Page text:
Participants noted that public mistrust of big data is created when it operates outside the awareness of the people being studied.

An advocate said, “I think it's just a matter of trust. Like when you look at the things that happened with Facebook…[people] were doing some unethical things in collecting data and who they were sharing that data with and not telling people that that data was being collected…that's the basis for this mistrust is that it's just this passive thing. You don't even know it's happening…And I share people's concerns…[in] this information era, this isn't just going to magically disappear when we solve this [opioid] problem. This information is still all going to be sitting somewhere. So, how do we make sure…that we don't misuse it moving forward?”.

Others highlighted how public mistrust is worsened when the involved institutions do not adequately interact with individuals to inform and determine how data are collected, managed, and used.


Participants’ big data concerns center on potential privacy infringements due to increased profiling and surveillance capabilities, limitless lifespan, and lack of explicit informed consent. Also problematic is the inability of affected groups to influence how big data are used, the potential of big data to increase stigmatization and discrimination of affected communities and groups despite data anonymization, and uses that ignore or perpetuate biases. Next, we present participants’ consideration of data use strategies as mapped to three broad topics, i.e., ideas for using big data in ways that (1) protect and respect patients and society, (2) ensure justice, and (3) foster patient and public trust in public institutions.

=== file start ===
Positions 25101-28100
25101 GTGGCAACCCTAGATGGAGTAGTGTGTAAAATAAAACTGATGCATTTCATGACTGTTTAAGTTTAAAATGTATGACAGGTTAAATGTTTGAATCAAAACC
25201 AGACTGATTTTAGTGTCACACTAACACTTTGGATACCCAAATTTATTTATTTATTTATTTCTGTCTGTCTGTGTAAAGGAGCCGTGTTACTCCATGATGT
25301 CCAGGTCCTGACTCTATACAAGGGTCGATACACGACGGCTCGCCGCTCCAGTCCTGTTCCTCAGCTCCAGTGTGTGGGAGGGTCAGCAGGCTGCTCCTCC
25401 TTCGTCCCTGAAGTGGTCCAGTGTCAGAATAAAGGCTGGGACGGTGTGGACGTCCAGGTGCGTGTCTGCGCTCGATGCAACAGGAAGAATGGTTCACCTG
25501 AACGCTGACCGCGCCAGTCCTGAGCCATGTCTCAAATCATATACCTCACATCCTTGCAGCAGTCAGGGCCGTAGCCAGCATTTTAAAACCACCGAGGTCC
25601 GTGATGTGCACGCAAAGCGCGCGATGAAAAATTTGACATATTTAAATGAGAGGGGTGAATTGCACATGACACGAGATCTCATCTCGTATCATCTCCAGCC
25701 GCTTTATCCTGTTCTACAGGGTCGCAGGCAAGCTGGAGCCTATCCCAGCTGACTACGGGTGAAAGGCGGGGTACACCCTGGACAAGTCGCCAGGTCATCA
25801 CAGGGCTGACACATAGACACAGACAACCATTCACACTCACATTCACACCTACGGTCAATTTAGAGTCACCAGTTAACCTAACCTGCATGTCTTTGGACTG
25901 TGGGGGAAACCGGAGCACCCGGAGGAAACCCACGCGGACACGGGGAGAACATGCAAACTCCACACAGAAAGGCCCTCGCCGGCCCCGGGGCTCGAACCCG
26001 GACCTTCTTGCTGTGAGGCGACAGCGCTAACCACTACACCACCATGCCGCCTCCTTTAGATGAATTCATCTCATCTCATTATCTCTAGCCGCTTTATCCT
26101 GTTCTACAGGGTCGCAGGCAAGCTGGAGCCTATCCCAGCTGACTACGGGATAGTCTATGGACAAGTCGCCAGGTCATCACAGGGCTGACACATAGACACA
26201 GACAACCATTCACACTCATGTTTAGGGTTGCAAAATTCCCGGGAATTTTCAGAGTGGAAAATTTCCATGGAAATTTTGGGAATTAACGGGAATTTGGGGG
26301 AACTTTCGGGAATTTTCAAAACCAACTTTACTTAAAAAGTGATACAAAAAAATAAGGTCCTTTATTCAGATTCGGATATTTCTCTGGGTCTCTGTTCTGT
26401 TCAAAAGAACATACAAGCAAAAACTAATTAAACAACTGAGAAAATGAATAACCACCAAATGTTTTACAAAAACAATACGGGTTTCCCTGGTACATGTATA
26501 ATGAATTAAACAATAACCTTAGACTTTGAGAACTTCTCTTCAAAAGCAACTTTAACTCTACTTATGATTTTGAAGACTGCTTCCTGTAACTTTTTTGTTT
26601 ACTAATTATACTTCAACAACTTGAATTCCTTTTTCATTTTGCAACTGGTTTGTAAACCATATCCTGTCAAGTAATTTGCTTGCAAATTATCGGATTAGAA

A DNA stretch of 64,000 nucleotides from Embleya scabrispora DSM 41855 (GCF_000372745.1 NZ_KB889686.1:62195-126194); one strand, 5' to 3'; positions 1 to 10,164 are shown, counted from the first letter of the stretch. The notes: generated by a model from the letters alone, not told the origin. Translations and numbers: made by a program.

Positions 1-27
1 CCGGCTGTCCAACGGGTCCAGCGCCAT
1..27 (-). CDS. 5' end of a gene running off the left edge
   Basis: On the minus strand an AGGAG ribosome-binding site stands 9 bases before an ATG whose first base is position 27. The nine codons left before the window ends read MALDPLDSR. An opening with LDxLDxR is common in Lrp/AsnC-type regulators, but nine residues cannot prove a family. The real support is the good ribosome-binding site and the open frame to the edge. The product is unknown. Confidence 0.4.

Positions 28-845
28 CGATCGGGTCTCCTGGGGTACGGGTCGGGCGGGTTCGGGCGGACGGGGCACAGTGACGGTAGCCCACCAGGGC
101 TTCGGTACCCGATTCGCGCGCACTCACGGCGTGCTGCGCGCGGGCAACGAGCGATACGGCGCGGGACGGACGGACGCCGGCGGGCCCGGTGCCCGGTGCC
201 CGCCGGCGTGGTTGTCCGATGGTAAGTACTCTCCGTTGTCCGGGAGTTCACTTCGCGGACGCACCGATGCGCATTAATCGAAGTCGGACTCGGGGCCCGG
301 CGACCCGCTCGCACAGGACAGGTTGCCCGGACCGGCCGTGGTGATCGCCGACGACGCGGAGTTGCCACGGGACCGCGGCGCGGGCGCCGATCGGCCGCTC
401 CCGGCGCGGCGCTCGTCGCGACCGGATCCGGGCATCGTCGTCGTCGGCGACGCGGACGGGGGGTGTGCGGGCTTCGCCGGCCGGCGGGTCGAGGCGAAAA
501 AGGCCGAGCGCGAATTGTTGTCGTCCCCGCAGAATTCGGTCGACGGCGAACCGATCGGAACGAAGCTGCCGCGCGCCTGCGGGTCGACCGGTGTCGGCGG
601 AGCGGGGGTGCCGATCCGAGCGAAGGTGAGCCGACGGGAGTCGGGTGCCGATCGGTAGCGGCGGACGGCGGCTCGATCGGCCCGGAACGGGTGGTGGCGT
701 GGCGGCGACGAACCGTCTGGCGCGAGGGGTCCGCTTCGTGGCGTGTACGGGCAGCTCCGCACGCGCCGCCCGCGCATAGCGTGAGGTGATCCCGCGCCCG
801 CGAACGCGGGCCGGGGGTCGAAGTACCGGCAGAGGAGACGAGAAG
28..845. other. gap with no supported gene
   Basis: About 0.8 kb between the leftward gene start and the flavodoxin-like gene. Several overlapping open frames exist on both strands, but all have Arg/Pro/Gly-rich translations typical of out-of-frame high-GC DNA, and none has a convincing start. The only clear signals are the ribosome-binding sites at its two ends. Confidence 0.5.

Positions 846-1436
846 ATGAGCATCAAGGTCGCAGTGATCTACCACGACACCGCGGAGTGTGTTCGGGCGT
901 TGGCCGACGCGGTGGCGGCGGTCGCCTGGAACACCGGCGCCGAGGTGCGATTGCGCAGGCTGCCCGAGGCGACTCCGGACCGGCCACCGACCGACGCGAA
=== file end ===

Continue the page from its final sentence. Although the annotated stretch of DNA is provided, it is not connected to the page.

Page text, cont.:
Strategies to protect and respect patients and society

We asked participants for ideas on how to use big data in ways that protect and respect both individuals and also society. Participants discussed perceived pros and cons of better-informed consent processes, but most suggestions emphasized the value of community advisory boards.

Informed consent

Participants generally recognized the need for better communication about the purpose and uses of big data. Some focused on adapting consent forms to make it much clearer that if the individual agrees, their data will be added to a big data warehouse. Others, however, felt that while more explicit opt-in procedures might create more informed populations, it might also cause significant selection bias which could, in turn, potentially impede the ability of science to benefit vulnerable populations.

A researcher said, “the drawback is if you somehow had…selection bias about who's deciding to opt-in and then all of a sudden maybe you're leaving out an especially vulnerable group…[that] would have the potential to perpetuate disparities, too…groups who might be…less trustworthy of research or medicine or public health…[would] just say no. And then you miss the most vulnerable groups…And then we all of a sudden have this data that's not representative and then we're making policy decisions that worsen disparities or access or equity…that could be really problematic.”

Others considered whether individuals should be given opportuntities to review their records after being included in big data, or even change or delete data after the fact. Participants felt this option would be impracticable and could lead to unexpected harms. For example, a researcher recalled his clinical experiences to illustrate how doing so could jeopardize the ability of science to determine the truth, saying:

“…when patients ask for…their medical record…it can get really tricky…many patients can get really upset…they can ask for their data to be changed or edited…and sometimes…[in ways] that's actually not consistent with…our professional practice…[for example] I had noted [patient] sexual orientation…and he asked for that to be changed or removed from the record. And that's actually a piece of information that really guides my clinical practice…you could see how people see their data being used for research purposes might take a similar approach and say, ‘Oh, this data says that I have this diagnosis, I don't want that included in there. What if that ever got out?’ And yet, to mask it is to hide the truth. And in research, we really are trying to get as close to the truth as we can. And so, that's the potential tension that I see is that you could move further from the truth if you give people the opportunity to change individual data points, based on their preferences.”